Every crisis is made up of characters much like you experience in a play or novel. There are many character roles in a crisis response, and how they are played greatly influences how a crisis is remembered, who overcomes and who succumbs to the crisis. The story of Hurricane Harvey belongs to the Hero characters, but there are also some worthwhile crisis lessons from all four primary roles played in this disaster and in other crises.
In most crises, the role of the Antagonist typically falls to the individual or organization responsible for delivering a negative issue or event. (Note that delivering a crisis is not necessarily the equivalent of causing a crisis.) To survive a crisis, the Antagonist must respond quickly, be transparent, show remorse and present a strong plan of action to convince others that they are worthy of recovery. Think about Uber, right now they are attempting to show a plan of action to earn forgiveness for a culture that was revealed as sexist and corrupt. Chipotle is still struggling to prove that customers can trust the safety of their food.
In the case of Hurricane Harvey, the storm itself was the crisis Antagonist – a powerful, relentless, unforgiving, destructive and deadly force. He was the equivalent of Jessie James coming to town for a shoot out in the old west. Instead of bullets, Harvey came packing 51 feet of water he picked up in the Gulf of Mexico, tornadoes and 130 mile per hour winds. As people realized he was headed toward their towns, some scattered and most hid out in their homes. But, he came to make a name for himself and he did – Harvey is expected to rank among the costliest US natural disasters.
In a crisis, the Protagonist is the character responsible for handling the main problem. In the Harvey crisis, hundreds of local leaders across 54 drenched Texas counties served in the Protagonist role. These leaders ran the “mission control” of the crisis response: mayors, county judges, city managers, heads of law enforcement, water management officials, transportation officials, and others coordinated the response and kept the public updated on their progress and issues. Considering the magnitude of the crisis, these leaders appeared to work seamlessly and in great harmony – a sign of effective crisis planning and crisis leadership.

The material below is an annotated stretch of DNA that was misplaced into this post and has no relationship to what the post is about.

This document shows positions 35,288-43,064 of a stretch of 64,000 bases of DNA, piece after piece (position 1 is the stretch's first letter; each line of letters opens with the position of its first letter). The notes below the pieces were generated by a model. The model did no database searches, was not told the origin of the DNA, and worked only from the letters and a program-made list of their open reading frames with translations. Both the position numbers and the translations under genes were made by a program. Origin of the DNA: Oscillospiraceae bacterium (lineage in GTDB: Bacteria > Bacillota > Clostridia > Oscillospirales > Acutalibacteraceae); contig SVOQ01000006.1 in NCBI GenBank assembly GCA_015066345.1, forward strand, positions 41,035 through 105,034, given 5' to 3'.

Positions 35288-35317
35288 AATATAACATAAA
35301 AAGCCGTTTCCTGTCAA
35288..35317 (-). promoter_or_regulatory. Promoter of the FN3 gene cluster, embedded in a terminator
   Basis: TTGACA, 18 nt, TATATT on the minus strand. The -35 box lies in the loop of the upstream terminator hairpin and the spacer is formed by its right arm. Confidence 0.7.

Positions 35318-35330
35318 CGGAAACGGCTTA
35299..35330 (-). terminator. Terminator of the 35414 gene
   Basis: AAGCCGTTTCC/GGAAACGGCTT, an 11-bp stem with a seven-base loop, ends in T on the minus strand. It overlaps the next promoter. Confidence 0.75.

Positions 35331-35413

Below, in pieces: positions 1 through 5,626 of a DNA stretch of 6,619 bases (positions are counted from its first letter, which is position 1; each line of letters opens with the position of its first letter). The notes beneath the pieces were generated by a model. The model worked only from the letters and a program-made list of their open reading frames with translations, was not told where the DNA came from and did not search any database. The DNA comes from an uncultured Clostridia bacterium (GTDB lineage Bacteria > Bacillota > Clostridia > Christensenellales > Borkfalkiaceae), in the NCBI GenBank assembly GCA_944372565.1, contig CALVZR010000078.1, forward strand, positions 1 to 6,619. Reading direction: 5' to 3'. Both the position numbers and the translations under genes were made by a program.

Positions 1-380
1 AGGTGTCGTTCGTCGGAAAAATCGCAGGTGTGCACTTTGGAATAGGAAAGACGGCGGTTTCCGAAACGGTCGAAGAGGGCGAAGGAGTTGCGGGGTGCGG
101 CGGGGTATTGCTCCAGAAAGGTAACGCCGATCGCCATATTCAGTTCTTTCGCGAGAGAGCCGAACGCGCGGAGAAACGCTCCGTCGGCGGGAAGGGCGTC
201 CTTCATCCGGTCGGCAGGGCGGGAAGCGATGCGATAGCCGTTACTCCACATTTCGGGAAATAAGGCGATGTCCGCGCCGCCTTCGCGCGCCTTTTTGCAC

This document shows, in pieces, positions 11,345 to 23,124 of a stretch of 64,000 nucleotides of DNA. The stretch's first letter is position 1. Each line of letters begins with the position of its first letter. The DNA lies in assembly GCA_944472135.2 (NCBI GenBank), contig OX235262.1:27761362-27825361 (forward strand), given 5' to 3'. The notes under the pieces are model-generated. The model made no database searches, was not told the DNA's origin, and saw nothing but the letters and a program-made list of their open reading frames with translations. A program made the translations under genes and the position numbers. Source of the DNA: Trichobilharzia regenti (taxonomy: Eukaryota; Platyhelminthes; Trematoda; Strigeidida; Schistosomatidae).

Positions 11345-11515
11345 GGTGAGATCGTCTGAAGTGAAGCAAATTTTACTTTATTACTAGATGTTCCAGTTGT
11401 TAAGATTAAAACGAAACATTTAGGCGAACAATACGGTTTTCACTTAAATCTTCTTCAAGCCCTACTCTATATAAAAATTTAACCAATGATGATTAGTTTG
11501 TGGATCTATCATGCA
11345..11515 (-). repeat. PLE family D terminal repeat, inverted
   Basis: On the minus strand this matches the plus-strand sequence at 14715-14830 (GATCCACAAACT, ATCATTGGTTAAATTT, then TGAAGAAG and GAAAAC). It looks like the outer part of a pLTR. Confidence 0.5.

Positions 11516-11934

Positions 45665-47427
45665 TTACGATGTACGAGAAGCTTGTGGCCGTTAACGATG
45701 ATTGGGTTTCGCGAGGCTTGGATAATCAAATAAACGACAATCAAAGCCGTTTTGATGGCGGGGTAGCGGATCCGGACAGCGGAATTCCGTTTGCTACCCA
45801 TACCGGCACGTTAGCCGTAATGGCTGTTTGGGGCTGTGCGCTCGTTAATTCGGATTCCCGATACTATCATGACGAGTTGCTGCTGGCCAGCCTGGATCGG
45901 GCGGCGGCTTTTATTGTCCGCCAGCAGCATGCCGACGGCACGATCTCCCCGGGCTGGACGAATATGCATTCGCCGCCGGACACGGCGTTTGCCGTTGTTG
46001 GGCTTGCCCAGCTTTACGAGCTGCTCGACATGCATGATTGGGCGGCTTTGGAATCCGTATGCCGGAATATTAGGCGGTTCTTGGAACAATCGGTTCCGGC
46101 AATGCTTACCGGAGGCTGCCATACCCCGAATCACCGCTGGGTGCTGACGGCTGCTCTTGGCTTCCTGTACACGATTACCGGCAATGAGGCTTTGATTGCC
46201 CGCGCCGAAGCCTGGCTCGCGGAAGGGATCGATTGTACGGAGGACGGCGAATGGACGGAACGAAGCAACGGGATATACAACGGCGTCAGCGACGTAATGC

During a crisis, the Protagonist role can fall to a range of players, and it can even be the collective voice of society through social media; this happened earlier this year when a video went viral of a bloodied United Airlines passenger being extracted from a plane. The public outcry on social media forced United to immediately change its crisis response, communications and policies to solve the problem.
The Protagonist role can also be earned by the leader of the organization that delivers the crisis. The Antagonist leader can be transformed into the role of the Protagonist! This was the case when Canada’s Maple Leaf Foods delivered contaminated meat that killed 20 people. But, because of the thorough, sincere and empathetic crisis response of their CEO, Michael McCain, the Canadian Press honored him as “Business Newsmaker of the Year”. Consumer trust in the company also increased in the wake of that tragedy.
The Victims are the ones most impacted and suffer at the hands of the Antagonist. People from across the world have expressed amazement at the suffering of Harvey’s victims. The hurricane claimed at least 60 lives, devastated many businesses and left more than 185,000 residents homeless. Approximately 560,000 people have registered for FEMA assistance and more than 53,000 are still in hotels. Harvey destroyed infrastructure and also took a toll on livestock and wildlife; even deer and armadillos were rescued from the floodwaters.
The Heroes are those who take action to help the victims or stop a crisis from becoming worse. In many crises, an incident commander, first responders, community leaders, employees, a whistleblower or others may play this role. In the case of Hurricane Harvey, there were thousands of Heroes, but the ones with the most press coverage might be remembered more than others. Local and national news outlets featured Mattress Mac, the owner of a Houston furniture store dynasty, who became an instant Hero when he opened his stores as shelters for responders and victims. Popular Houston Texan football player, JJ Watt, has also earned Hero status, raising more than $20 million for victims so far.
During Harvey, social media became the Uber
or Lyft of crisis communications. Social media
connected riders with drivers, but these riders
were soaked and in harm’s way.
There are so many deserving Heroes in the story of Harvey, and at the top of that list are the thousands of citizen responders that raced to the flooded areas with boats, trucks and trailers to save the flood victims. On social media you saw people from small and big towns around the country loading up their U-hauls, 18-wheelers, boats and supplies and heading to Texas. During Harvey, social media became the Uber or Lyft of crisis communications. It connected riders with drivers, but these riders were soaked and in harm’s way. The 911 lines were overloaded, so ordinary people relayed distress calls via social media and directed citizen responders to the flood victims.
I would not wish Hurricane Harvey on anyone, but it was amazing to witness how everyday people came together to do something extraordinary in the face of adversity. The citizen responders and volunteers are the true Heroes of Hurricane Harvey!